Rob Walker Author Interview

Portrait of Rob Walker. Photo by Michael Lionstar

Rob Walker is a journalist who writes about design, technology, business, and the arts, among other things. He’s been a columnist for the New York Times, the New York Times Magazine and Lifehacker, and has written several books, and has several fascinating side projects.

I’m interested in many of the things that he’s interested in—most recently, the subject of his latest book, The Art of Noticing: 131 Ways to Spark Creativity, Find Inspiration, and Discover Joy in the Everyday.

I couldn’t wait to talk to Rob about happiness, habits, and productivity.

Gretchen: What’s a simple activity or habit that consistently makes you happier, healthier, more productive, or more creative? 
Rob: Paying attention to something nobody wants me to pay attention to. I love spying out security cameras, or contemplating beautiful weeds, or noting incremental changes to my neighborhood while walking my dog, or seeking out the most ridiculous product for sale on a routine visit to Wal-Mart.

There’s so much competition for our attention these days, I think these small acts of attentional rebellion help us build a healthy habit of noticing what matters to us, not reacting to somebody else’s imposed agenda. Creativity begins with noticing what everyone else overlooked. I think it’s far more productive to stay focused on one’s own goals and hopes; if all you do is respond to the wishes of others, that doesn’t leave much room for you to be an actual person. The things you notice and attend to that others missed — that’s important, that’s what makes you who you are! 

I also just find it more fun and even joyful to see the world on my own terms. I think you will, too. 

You’ve done fascinating research. What has surprised or intrigued you—or your readers—most? 
It’s probably a stretch to call it research, but the experiment I’m most fascinated by right now involves icebreakers. My work around attention includes the idea of attending to others—friends, acquaintances, colleagues, and even strangers. In connection with that, I started publishing and soliciting icebreaker questions on my Art of Noticing newsletter. And the response has really surprised me: People are very enthusiastic about icebreaker questions, and keep asking if I’ll compile the results somewhere. Maybe I’ll get to that at some point, but right now I’m more interested in hearing and sharing those icebreaker questions. They constantly surprise me, and I love that.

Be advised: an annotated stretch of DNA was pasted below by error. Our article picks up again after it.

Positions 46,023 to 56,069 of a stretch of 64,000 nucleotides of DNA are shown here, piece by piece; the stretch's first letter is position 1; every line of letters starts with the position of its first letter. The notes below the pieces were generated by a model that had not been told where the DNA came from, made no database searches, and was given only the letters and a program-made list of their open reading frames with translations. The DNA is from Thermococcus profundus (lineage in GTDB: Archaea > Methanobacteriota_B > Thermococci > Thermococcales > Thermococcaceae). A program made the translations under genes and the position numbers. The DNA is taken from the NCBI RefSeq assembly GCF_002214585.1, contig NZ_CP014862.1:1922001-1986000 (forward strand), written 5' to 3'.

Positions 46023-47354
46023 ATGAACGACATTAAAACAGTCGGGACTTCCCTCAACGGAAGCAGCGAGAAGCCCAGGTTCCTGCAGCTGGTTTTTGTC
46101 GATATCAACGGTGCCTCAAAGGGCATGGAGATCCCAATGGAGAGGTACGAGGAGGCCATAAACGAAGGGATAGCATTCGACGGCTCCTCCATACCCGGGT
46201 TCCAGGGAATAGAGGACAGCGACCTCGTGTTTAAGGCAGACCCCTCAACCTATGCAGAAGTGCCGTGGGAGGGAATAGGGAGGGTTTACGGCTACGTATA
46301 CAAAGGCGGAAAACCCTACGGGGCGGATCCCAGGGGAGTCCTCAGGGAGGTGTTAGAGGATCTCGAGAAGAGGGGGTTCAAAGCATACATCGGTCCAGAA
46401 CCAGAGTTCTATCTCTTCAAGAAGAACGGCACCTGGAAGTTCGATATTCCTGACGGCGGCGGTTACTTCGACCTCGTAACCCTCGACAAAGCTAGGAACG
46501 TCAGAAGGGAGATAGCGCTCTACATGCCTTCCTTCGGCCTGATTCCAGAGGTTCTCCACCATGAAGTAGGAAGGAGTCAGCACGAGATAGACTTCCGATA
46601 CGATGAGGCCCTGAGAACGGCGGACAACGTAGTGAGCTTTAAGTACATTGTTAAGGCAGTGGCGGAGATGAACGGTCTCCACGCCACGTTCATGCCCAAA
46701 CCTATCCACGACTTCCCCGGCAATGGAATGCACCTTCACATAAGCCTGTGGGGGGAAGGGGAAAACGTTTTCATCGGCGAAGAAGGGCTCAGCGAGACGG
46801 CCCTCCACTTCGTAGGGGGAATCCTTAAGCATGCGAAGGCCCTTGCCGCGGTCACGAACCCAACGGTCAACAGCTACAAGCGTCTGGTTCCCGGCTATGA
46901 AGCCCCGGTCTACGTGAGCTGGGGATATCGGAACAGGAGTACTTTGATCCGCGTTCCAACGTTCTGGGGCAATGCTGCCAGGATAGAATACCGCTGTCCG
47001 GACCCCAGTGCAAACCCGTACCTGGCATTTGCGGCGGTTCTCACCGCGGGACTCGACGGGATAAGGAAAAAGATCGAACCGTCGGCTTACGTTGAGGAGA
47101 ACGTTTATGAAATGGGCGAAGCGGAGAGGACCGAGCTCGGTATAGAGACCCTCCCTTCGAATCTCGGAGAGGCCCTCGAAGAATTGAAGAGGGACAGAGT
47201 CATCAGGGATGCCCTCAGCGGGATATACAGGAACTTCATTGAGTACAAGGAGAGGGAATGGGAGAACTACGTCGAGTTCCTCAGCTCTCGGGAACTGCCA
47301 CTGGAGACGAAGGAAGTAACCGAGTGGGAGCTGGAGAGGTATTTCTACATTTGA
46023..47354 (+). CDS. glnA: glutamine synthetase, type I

Have you ever managed to gain a challenging healthy habit—or to break an unhealthy habit? If so, how did you do it?
About three years ago I started to swim again, which I hadn’t done since my teen years. A great attraction was the way it gave me time to think without interruption or distraction. I’ve heard people say the same thing about running. And I believe Peter Sagal of Wait Wait…Don’t Tell Me! makes the point in his recent memoir that it’s better to run without listening to music or podcasts or whatever—to be more present in the moment rather than try to escape it. That’s definitely a major component of my swimming habit, and I’m now addicted. If I don’t get in three good swims a week, I am very cranky. 

Does anything tend to interfere with your ability to keep your healthy habits or your happiness? (e.g. travel, parties, email)
Of course! Everything interferes with healthy habits! Travel, work, the need to fill out Q&As, etc. I don’t think there’s a workaround on that. When it comes to noticing and attention, I think the only answer is to try to remember to work in those moments of attentiveness and presentness whenever you can. Try to convert bummer moments to your advantage: Being forced to wait in line can become an opportunity to deeply observe the world around you. In The Art of Noticing, some of the most helpful suggestions may be the ones that seem the simplest: Take time to look out a window, pause to listen to your environment, arrive early to an important appointment so you can clear your mind. These small, containable, doable acts can have a surprising payoff.

Have you ever been hit by a lightning bolt, where you made a major change very suddenly, as a consequence of reading a book, a conversation with a friend, a milestone birthday, a health scare, etc.? 
I’m a journalist by trade, so a big part of my job is asking questions and listening to answers. There was a moment early in my career when I realized that how important it was, if you’re in conversation, to give the other person room to respond. It can require some silence—silence can be a signal that you’re really listening. Nothing is more important to a conversation than listening, asking attentive follow ups, truly engaging and caring about what the other person is saying. Too often, people don’t listen at all. We all know the feeling—answering that person who doesn’t follow up, isn’t paying attention, and who is just waiting for their chance to speak again.

Is there a particular motto or saying that you’ve found very helpful? (e.g., I remind myself to “Be Gretchen.”)
“Treasure the dregs.” This comes from Rick Prelinger, the archivist and filmmaker noted in the book who, among other things, has made entire documentaries out of other people’s discarded home movies. I admire him because he recognizes the value in what others have overlooked, and I try to live up to his example. He’s a true Hero of Noticing.

Author portrait by Michael Lionstar




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